Course Icon


Chapter 30: All

SO Icon


Motion and Support: The Muscle and Skeletal Systems

WebLecture Topics

The Skeletal System

Types of Body Support Systems

Three different types of skeletal systems provide support against gravity and protection for the organisms that use them.

The Human Skeletal System

Human Skeleton

Notice how the human skeleton demonstrates bilateral symmetry: the left and right sides are mirror images of each other. The main areas are

Bones are considered connective tissue. Small bones in the hands and feet provide flexibility for fine motor control. Larger bones provide support against gravity, but also function as part of the blood system (also connective tissue): they are the source of the platelets and erythrocytes (red blood cells or RBCs) of the circulation system, and the white blood cells (leukocytes, T-cells, and B-cells) of the immune system.


When a human baby is born, these plates are not yet fused together, but after a few years of growth, the joints close together. These become fused joints or immovable joints. The main types of movable joints are:

Some classification systems break joint types down into further divisions, depending on the type of mechanism involved. In most cases, muscles on each side of the joint operate in antagonist pairs to move the bones back and forth: if one muscle contracts, the bone moves forward; when the other muscle contracts, the bone moves backwards.

Over-extending bone movements may damage the tendons joining bone to muscle (strain), or the ligaments joining bones to bones (sprain). Stretching muscles before exercise can reduce the risk of tears during exercises in tendon or ligament tissue.

Muscles and Movement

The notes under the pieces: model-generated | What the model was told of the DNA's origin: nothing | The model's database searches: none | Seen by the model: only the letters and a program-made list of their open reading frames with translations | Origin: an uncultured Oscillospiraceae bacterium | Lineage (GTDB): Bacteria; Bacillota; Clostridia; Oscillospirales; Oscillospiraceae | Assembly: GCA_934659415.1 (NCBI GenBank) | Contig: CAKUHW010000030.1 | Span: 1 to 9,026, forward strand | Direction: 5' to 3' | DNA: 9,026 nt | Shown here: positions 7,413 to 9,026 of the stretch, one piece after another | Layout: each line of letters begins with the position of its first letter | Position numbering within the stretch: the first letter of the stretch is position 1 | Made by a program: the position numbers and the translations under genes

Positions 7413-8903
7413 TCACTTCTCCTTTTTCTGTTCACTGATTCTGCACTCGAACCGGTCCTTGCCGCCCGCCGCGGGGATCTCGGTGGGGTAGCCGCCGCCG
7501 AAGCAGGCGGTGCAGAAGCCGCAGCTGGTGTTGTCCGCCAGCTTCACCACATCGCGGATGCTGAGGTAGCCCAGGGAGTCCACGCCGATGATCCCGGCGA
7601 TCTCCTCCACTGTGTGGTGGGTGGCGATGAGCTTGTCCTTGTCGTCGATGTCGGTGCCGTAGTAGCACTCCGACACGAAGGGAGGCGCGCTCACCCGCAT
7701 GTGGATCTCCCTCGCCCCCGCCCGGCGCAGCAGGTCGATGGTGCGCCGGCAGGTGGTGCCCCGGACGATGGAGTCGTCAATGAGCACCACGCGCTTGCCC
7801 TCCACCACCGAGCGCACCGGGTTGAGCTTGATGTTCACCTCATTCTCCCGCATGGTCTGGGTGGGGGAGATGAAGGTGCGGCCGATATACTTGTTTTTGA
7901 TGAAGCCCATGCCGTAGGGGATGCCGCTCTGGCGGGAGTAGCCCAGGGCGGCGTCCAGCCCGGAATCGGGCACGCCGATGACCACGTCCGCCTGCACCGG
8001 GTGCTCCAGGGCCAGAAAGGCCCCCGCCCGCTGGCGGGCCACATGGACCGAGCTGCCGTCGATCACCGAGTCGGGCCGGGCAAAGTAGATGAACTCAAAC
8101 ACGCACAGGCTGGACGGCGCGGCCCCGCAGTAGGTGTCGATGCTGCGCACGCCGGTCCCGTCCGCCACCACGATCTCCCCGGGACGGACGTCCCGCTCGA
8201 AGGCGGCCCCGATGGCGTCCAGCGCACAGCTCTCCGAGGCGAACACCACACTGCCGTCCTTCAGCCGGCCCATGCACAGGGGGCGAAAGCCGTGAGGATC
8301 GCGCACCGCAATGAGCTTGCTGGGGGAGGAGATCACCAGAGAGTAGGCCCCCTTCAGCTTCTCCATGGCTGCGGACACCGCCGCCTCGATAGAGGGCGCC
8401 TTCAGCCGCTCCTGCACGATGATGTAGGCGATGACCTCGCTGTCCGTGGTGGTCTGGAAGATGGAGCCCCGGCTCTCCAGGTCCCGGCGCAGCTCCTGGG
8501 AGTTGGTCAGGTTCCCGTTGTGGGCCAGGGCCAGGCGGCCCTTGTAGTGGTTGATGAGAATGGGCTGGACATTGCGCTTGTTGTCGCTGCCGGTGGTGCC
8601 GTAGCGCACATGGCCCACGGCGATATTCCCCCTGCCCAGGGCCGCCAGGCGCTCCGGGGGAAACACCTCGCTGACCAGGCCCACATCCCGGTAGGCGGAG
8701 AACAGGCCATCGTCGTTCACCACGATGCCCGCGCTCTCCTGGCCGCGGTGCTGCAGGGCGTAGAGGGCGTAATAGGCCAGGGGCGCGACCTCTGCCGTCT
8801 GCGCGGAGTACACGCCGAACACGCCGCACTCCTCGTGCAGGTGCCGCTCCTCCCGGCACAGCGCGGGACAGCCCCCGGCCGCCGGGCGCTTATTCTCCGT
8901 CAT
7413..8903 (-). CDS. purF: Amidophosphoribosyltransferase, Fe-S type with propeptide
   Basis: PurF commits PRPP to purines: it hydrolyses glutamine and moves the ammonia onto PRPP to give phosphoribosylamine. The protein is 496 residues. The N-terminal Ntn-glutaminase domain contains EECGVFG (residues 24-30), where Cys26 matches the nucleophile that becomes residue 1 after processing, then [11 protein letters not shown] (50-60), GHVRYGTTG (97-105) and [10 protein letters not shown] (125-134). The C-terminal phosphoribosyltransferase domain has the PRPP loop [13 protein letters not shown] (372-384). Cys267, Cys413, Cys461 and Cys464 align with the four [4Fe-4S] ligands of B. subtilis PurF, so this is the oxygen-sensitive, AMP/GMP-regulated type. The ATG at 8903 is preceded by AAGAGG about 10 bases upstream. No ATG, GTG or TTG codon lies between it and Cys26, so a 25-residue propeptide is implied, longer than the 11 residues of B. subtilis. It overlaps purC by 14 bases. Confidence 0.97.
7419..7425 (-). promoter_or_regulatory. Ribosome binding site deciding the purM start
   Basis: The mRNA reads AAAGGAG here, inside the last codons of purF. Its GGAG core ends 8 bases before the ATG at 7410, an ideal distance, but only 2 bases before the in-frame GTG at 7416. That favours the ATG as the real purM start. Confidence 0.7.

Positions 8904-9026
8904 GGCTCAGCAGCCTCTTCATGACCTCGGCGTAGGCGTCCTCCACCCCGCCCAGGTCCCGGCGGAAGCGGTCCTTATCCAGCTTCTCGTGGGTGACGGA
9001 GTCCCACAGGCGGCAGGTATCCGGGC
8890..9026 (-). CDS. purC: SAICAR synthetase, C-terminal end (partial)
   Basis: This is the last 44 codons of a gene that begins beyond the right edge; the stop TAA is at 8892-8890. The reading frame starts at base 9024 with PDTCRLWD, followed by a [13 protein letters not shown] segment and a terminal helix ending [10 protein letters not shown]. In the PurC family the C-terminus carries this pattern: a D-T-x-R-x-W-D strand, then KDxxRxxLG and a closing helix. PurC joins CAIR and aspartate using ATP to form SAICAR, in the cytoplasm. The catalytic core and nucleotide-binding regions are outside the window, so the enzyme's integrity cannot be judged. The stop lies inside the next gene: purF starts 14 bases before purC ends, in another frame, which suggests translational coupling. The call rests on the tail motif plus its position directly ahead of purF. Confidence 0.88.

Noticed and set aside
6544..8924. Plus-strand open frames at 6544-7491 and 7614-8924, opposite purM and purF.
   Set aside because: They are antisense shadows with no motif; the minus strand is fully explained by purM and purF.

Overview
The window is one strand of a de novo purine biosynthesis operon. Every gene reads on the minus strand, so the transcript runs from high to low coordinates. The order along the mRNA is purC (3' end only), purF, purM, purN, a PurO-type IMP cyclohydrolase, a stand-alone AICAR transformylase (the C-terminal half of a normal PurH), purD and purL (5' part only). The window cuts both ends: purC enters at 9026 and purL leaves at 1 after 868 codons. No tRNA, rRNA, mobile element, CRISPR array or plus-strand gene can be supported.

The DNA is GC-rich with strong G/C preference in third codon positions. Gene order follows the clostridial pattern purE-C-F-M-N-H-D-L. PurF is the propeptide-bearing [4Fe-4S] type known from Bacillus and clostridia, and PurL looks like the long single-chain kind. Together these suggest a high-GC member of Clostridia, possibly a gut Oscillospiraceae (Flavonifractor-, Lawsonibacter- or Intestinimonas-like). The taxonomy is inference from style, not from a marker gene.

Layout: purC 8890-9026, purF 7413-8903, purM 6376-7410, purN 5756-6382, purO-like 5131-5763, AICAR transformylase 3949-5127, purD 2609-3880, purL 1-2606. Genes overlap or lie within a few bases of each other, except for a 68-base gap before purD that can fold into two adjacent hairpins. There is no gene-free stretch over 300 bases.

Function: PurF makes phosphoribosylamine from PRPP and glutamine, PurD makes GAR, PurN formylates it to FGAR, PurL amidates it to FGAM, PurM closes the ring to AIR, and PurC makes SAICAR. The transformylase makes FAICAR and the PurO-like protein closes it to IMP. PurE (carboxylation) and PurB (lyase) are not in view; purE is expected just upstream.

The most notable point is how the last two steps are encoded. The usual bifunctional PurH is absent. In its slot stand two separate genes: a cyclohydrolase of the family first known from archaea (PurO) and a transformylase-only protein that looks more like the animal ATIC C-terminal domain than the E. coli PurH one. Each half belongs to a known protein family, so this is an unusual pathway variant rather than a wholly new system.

Human Muscle Fibers

Muscle tissue is made of long, fibrous muscle cells which contain filaments called myofibrils. Each myofibril filament contains a sequence of sarcomere segments bounded by Z-zones. Long chains of double-stranded actin and many-stranded myosin proteins are attached to the Z-zone boundaries, with each myosin strand presenting a "head" that contains binding sites matching locations on the actin.

When a motor neuron fires, it releases neurotransmitters that cross down T-tubules at the Z-zones penetrating the sacromere structure. The presence of the neurotransmitters triggers the myofibrils to release Ca+ ions into the channels between the actin and myosin strands. These Ca+ ions bind to troptomyosin molecules attached to the actin strands in the myofibrils and detach these molecules. The actin strands are now free to attach to the myosin heads and contract, pulling the myosin fibers and contracting the sarcomere segment. ATP supplies energy to break the myosin-actin bond, at which point the two strands become independent again and allow the myosin sarcome segment to relax to its normal length.